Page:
The Lord of the Rings: Gollum
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The Lord of The Rings: Gollum Review

My hopes weren’t very high for The Lord of The Rings: Gollum. The game has been through the wringer with multiple delays, development through the pandemic and as much as Deadelic Entertainment tried to brush up the visuals, every new trailer looked worse than the one that came before. But even with no expectations, The Lord of The Rings: Gollum still disappointed me. Not only is the game visually trite but the gameplay is horrid, I encountered dozens upon dozens of crashes and the story is forgettable.

The Lord of The Rings: Gollum takes about 15 hours to get through and even with that short campaign, I would not recommend you waste 15 hours of your life on this. I made an effort to at least play the game for 45 minutes a day and even that was a chore.

The Lord of the Rings: Gollum

During the campaign, I explored dull environments and crept my way through tedious and dated stealth sections. The game also drags on for longer than needed with some sections lasting four hours of the same rinse and repeat climbing and sneaking. I get it, Gollum isn’t a fighter but to mindlessly walk through tall grass and shimmy across a wall for hours on end isn’t fun. No matter how you put it.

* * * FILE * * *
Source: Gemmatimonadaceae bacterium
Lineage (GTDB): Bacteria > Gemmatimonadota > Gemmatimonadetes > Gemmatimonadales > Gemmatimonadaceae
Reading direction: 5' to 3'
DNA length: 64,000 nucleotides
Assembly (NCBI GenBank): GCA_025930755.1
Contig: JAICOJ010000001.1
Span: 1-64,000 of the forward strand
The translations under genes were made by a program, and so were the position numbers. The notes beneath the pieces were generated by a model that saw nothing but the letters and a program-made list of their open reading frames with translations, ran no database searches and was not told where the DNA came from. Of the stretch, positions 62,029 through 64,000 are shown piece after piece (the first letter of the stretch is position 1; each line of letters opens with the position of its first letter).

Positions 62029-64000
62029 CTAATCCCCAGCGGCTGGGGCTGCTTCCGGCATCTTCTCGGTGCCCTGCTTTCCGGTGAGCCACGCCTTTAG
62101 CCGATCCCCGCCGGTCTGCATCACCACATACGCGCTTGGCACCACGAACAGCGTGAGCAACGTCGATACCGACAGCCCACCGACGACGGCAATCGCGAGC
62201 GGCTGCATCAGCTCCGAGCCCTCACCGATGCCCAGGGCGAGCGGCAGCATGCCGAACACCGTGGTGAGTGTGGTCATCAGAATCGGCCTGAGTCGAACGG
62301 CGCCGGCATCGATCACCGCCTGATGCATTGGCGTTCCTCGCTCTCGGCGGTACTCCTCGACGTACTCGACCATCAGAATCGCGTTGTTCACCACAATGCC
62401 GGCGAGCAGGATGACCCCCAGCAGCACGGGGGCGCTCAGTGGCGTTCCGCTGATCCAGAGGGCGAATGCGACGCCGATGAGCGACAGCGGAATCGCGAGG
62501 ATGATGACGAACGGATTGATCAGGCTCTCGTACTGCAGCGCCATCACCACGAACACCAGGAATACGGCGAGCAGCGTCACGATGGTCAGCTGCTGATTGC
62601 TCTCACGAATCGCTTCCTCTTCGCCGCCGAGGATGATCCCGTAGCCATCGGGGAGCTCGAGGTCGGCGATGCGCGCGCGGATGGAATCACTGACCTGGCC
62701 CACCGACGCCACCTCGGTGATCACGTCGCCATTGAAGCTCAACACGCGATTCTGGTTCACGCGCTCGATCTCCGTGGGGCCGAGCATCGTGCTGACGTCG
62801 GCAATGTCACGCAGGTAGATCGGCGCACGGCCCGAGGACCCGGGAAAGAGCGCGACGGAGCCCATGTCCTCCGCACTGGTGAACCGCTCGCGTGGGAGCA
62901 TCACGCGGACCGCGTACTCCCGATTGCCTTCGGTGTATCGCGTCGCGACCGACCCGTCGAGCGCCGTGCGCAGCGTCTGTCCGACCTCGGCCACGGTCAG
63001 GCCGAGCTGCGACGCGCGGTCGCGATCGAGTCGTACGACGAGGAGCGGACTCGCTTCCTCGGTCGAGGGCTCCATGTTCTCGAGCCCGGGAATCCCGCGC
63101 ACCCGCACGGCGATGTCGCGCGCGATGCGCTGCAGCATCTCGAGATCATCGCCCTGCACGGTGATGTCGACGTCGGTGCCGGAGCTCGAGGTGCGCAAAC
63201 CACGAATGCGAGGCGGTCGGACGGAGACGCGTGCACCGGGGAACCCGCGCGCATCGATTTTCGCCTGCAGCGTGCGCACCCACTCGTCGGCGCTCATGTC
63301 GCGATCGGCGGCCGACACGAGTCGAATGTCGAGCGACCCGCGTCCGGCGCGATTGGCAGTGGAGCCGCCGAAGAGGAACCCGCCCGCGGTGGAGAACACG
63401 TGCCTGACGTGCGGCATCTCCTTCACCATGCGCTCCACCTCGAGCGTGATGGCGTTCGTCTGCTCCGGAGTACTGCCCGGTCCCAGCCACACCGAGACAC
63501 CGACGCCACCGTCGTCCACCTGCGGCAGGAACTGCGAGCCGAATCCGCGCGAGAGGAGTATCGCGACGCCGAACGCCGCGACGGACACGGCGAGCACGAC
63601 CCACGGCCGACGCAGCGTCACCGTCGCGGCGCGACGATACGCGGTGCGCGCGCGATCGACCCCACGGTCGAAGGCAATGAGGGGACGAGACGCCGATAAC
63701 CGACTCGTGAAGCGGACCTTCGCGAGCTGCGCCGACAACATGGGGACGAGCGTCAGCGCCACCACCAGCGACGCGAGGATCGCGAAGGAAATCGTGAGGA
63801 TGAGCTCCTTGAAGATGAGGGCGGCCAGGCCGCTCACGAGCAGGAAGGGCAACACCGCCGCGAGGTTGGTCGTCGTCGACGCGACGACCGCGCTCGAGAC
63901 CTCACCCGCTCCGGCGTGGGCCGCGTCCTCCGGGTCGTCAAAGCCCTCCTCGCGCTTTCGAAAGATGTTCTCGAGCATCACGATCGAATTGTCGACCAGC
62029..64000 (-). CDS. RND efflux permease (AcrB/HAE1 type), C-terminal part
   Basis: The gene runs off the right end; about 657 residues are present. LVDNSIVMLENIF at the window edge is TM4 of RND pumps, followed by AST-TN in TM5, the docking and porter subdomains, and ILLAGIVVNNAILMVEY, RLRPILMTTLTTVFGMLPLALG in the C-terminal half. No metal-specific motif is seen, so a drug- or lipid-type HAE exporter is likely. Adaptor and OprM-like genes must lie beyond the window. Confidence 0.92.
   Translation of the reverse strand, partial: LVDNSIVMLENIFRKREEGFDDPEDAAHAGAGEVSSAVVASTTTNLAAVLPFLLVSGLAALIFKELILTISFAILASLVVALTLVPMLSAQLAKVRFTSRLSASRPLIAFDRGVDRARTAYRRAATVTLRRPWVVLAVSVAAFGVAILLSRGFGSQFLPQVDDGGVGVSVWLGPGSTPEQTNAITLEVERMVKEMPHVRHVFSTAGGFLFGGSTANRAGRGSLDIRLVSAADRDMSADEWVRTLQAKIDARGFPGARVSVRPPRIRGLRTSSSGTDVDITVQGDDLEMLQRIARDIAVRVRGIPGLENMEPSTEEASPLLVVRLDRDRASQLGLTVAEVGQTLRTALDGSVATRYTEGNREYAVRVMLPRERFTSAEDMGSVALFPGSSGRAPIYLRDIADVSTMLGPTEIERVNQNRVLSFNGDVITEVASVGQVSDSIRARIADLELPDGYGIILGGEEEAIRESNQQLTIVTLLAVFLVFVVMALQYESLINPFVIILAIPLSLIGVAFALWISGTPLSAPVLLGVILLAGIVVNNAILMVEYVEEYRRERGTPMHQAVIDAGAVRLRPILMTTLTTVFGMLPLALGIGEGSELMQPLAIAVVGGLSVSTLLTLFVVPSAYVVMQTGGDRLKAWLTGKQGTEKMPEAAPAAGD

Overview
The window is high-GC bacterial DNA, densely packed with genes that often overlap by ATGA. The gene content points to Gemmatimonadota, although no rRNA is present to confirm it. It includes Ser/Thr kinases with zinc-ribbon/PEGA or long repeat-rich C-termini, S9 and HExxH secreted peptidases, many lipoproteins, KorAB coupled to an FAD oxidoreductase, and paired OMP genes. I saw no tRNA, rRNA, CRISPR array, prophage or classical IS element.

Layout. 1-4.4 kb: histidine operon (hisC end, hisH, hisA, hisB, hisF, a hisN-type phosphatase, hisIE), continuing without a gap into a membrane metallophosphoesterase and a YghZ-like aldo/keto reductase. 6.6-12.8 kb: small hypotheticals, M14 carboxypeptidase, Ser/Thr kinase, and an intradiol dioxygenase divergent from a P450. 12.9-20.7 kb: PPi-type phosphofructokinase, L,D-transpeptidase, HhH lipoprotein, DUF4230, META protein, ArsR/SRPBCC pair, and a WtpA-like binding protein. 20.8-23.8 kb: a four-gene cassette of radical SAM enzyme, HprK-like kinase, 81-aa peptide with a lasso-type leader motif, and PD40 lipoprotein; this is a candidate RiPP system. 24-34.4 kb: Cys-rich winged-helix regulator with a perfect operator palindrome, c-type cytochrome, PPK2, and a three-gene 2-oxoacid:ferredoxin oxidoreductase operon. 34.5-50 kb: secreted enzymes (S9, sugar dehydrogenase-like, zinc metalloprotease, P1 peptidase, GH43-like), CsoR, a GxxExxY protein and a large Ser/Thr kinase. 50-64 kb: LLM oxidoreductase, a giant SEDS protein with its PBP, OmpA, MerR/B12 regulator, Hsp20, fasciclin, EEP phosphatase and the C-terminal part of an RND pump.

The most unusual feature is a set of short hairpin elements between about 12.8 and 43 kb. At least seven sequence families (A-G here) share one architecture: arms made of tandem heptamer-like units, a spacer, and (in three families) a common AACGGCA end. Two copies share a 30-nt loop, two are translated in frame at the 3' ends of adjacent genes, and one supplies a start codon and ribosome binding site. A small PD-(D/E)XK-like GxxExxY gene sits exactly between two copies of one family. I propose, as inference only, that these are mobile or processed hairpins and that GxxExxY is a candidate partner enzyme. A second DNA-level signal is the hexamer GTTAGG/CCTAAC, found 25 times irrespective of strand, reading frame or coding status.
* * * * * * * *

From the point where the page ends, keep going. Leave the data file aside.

The Lord of The Rings: Gollum also struggles to find its ground when it comes to the story. The game tries to bring characters into the plot for what feels like the sake of things. Gandalf makes his cameo quite early and, for the most part, has a natural role but the rest such as Nazgul feel forced. It was like the development team on Gollum had a checklist of things they simply had to do and “add as many useless characters into the game as possible” was on there.

The Lord of the Rings: Gollum

While Gollum can sneak around and is quite agile at parkour, the game is also packed with horribly mindless things to do. Collecting items around a volcano, herding Borocs into a pen and other mini-games don’t add any value to the experience at all. Even the sneaking around is a snore fest. If seen, it’s game over and I spent my time running from shadow to shadow, tossing stones at metal objects to distract guards and trying to handle Gollum’s clumsy movements.

Gollum can murder enemies but that is far and few between here. These murders and other negative actions then result in Gollum having an internal crisis with his split personality Smeagol. During these sections, Gollum would bicker and moan. I would then have to choose who I wanted to side with as a “gaining control” incentive. Depending on my choices would then alter some future conversations with characters around the game. However, there isn’t anything permanent to lose or gain by siding with one set personality. These decisions simply alter the way a conversation is played out.

The Lord of the Rings Gollum